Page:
Mar 30, 2014

[REVIEW] Watson + Holmes Issue #1


Sherlock Holmes & Dr. John Watson are two of literature’s most enduring characters.  They are the subject of numerous books by Sir Arthur Conan Doyle, and have inspired even more characters, either through adaptations into plays, movies and television shows.

The list of actors who have portrayed Sherlock Holmes is very long and distinguished, and includes names such as John Barrymore, Joaquim De Almeida (probably best known as the villainous El Bucho in Robert Rodriguez’ Desperado) Michael Caine, and most recently Robert Downey Jr. in the movies, while Jonny Lee Miller (CBS’ Elementary) and Benedict Cumberbatch (BBC’s Sherlock) portray him on television.
The character of Dr. Gregory House is also inspired by the good Dr. Holmes, with his best friend Dr. James Wilson being the Watson to House’s Holmes. (get it? House? Homes?)

The idea of adapting a famous literary character to other locations, and changing up their attributes to create a  fresh start, so to speak, is fine, and I welcome that.  And the idea of taking historically white and British characters and changing them to African-Americans sounds like a novel take on it, and it could be an interesting venture.


There are those out there who would recoil in horror at the idea of Sherlock and Watson being played by African Americans (or anyone who’s not white, let’s be honest), but I’ve never saw the logic in that.  While there are some characters, such as James Bond, who are so identified by their nationality and has their country so deeply ingrained into who they are, that it would be foolish to attempt to make them Spanish, or American or whatever. I never understood the uproar over someone who wasn’t white playing him.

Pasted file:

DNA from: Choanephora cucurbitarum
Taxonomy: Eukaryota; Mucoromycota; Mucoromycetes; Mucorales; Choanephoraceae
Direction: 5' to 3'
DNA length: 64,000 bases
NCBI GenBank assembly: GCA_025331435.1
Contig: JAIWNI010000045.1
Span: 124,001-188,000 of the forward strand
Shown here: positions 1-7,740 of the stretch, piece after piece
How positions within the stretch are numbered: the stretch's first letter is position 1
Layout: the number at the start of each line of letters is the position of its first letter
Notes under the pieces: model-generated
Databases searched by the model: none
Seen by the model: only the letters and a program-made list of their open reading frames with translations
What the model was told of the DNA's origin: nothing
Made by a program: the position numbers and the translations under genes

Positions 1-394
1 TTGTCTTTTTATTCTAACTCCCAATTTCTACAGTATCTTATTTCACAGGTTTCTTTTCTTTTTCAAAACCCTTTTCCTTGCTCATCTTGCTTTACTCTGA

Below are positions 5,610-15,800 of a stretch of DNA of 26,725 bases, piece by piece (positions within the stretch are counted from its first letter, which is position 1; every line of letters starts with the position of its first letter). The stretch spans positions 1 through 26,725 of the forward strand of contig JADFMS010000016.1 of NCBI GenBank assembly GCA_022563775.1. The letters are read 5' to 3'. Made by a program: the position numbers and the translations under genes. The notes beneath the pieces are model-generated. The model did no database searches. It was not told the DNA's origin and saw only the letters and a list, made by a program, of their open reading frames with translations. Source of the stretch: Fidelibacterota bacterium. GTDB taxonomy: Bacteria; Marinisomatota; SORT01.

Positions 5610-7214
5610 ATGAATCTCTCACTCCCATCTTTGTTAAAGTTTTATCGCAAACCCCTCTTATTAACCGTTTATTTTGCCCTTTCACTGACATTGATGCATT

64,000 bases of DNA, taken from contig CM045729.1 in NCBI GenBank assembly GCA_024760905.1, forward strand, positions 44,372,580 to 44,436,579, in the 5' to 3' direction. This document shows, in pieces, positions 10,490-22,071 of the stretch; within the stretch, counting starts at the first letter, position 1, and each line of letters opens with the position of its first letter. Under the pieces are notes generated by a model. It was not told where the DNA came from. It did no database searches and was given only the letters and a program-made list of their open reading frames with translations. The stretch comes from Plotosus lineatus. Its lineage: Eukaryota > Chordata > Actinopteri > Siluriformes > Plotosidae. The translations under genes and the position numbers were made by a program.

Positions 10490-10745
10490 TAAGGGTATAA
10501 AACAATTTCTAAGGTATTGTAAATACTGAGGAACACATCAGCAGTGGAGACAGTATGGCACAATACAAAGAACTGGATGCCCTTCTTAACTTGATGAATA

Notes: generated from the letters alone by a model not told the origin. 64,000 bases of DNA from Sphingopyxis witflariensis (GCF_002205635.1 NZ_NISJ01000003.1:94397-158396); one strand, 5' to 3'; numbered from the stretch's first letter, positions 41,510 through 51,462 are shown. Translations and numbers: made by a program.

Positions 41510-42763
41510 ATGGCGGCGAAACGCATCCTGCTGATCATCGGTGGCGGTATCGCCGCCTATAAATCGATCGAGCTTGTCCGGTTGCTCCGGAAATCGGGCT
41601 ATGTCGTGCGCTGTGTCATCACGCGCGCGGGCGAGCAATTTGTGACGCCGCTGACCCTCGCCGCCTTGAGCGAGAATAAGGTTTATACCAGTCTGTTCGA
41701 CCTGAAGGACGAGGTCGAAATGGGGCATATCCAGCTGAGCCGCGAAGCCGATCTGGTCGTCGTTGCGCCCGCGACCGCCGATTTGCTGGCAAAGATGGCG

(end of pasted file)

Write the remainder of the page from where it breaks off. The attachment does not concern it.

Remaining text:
As far as I’m concerned, as long as the actor is British, I don’t care who plays him.  Although if I’m honest, I don’t give two shits about James Bond, so at the end of the day, it doesn’t matter.

But I digress.

When I heard that Paradigm Studios was revamping the Sherlock Holmes story  for a new comic book series, “Watson and Holmes”, and transporting them from 221 Baker Street in London, England, to 221 Baker Street in Harlem, New York, I was struck by a few thoughts at once.

At first thought, it seemed interesting.  A completely different setting, making it modern day (which is the cool thing to do these days, it appears), and changing the socio-economic status of the characters, I felt could be something that was very interesting, and was an opening to perhaps do some nice social commentary.

And then other little things started nagging at the back of my brain.  Why Harlem, New York?  Why the decision to make these two characters African-American, and put them in Harlem out of all the places in the United States you could have put them?  Harlem seems to be fairly stereotypical, and considering the fact that Karl Bollers, the writer (who is African-American and pushed for the setting to be in Harlem, rather than a fictional city) claimed that a goal of his was to sort of combat that stereotypical notion of black characters on the comics page. It just seems to be an odd choice.